By Simon Eliot, W. R. Owens (editors)
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Additional resources for A Handbook to Literary Research
The study of the book as a material object is called ‘bibliography’. Various types of bibliography are used by other scholarly disciplines for their own purposes, and two such disciplines are examined in later chapters—the history of the book (Chapter 5) and scholarly editing (Chapter 6). Greetham, Textual Scholarship: An Introduction (New York and London: Garland, 1994). Brack, Jnr and Warner Barnes (eds), Bibliography and Textual Criticism (Chicago and London: University of Chicago Press, 1969).
Some seventeenth- and eighteenth-century books were such valuable properties that booksellers bought shares in them (for example, Tom Jones). Sales of these shares sometimes took place. Was the novel in question subject to this sort of speculation? 3 Did the printer or bookseller who produced Moll Flanders specialize in the publishing of novels? If so, how many did he/she publish, and of what type?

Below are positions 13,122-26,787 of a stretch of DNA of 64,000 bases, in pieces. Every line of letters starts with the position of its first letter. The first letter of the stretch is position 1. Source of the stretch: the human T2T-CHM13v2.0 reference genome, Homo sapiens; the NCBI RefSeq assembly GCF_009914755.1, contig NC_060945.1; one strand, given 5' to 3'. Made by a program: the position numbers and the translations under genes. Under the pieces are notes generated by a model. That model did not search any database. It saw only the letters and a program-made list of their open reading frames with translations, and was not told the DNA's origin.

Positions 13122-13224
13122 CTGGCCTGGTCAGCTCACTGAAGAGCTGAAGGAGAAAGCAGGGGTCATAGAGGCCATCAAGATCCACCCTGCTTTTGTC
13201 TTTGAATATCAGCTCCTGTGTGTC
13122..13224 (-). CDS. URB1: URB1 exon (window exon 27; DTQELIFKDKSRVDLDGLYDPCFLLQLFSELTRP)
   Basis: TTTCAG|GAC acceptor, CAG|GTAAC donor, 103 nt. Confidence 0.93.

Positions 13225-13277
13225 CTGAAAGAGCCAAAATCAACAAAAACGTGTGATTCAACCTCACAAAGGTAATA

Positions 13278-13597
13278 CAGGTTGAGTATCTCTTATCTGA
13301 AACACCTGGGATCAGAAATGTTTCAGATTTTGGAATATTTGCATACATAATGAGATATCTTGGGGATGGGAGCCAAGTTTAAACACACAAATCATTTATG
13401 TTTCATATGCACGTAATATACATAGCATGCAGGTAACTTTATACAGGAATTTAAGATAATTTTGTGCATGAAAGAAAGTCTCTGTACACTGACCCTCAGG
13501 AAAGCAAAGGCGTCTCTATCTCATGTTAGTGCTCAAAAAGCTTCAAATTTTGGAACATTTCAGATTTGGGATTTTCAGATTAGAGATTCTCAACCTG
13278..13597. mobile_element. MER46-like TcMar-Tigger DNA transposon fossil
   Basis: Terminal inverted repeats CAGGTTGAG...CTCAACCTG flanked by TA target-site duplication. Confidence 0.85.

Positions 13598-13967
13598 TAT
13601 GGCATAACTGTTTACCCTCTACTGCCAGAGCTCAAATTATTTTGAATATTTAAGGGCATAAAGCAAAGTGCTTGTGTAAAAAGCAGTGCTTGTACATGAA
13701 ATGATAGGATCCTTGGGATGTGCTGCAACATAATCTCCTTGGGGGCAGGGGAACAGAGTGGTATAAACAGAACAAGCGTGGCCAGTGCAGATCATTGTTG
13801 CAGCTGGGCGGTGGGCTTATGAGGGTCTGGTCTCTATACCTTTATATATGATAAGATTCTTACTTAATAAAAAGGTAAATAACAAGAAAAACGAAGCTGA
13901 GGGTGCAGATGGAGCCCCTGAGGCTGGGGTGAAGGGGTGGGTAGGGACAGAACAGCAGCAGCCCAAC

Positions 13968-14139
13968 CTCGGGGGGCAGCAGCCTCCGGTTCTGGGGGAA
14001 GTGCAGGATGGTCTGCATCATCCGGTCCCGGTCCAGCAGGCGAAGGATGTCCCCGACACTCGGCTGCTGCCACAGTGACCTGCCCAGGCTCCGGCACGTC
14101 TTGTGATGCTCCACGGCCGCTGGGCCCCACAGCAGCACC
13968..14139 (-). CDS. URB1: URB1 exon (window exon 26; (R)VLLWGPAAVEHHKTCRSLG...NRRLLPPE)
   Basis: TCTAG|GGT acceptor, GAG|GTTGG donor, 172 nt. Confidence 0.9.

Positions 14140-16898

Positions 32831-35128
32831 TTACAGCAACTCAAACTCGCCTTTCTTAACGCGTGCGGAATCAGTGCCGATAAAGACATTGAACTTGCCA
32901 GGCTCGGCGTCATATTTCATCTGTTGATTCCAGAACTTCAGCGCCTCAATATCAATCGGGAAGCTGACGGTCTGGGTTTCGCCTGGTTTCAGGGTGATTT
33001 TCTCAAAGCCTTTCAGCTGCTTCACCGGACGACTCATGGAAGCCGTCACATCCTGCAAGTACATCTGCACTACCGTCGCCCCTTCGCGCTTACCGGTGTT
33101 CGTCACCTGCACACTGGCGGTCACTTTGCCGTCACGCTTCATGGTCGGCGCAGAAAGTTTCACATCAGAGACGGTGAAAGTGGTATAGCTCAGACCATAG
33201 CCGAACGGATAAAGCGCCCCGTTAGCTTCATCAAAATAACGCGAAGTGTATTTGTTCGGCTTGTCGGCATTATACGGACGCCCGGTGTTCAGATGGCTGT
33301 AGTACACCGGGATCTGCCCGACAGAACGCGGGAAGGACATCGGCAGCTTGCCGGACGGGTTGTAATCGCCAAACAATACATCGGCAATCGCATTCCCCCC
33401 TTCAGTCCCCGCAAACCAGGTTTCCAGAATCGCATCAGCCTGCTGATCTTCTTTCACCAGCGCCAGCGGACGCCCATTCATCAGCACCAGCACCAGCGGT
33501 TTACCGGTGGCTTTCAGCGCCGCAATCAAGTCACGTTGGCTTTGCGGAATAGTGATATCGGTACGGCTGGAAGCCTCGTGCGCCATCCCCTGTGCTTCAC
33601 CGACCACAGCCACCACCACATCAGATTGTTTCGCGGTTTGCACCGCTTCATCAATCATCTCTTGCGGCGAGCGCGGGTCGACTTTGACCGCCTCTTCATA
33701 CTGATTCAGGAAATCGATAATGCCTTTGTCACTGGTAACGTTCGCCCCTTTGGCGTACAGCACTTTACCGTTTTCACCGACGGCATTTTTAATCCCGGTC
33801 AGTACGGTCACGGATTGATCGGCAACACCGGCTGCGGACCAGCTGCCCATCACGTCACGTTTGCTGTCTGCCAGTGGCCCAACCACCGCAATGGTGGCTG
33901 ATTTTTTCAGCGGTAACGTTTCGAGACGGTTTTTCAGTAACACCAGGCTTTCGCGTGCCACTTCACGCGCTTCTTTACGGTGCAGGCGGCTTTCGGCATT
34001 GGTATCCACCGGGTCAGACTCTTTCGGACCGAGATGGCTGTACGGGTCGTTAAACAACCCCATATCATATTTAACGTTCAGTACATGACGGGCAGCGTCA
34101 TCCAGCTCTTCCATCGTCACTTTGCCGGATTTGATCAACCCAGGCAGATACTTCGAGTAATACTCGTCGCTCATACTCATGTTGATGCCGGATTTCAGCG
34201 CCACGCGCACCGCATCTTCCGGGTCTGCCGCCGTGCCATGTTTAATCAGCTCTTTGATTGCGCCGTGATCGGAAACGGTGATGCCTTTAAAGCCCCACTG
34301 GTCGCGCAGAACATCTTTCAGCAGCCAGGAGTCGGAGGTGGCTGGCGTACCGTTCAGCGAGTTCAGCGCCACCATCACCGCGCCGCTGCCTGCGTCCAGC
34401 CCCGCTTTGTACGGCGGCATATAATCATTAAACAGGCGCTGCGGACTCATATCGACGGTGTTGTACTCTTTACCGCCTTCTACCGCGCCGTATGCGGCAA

The very way in which literature gets put into print can change the meaning of a text. For instance, when a compositor’s hand misses the correct section of his type tray (or ‘case’), or when his assistant puts the type in the wrong section of the case, or when he misreads the manuscript copy from which he is setting the book, then Hamlet’s ‘too, too solid flesh’ becomes ‘sullied’ or ‘sallied’, and Falstaff’s ‘a’ babbled o’ green fields’ becomes a ‘table of green fields’. (For other TEXTUAL SCHOLARSHIP AND BOOK HISTORY 37 examples of this, see Bruce Harkness, ‘Bibliography and the Novelistic Fallacy’ in Bibliography and Textual Criticism, ed.
A Handbook to Literary Research by Simon Eliot, W. R. Owens (editors)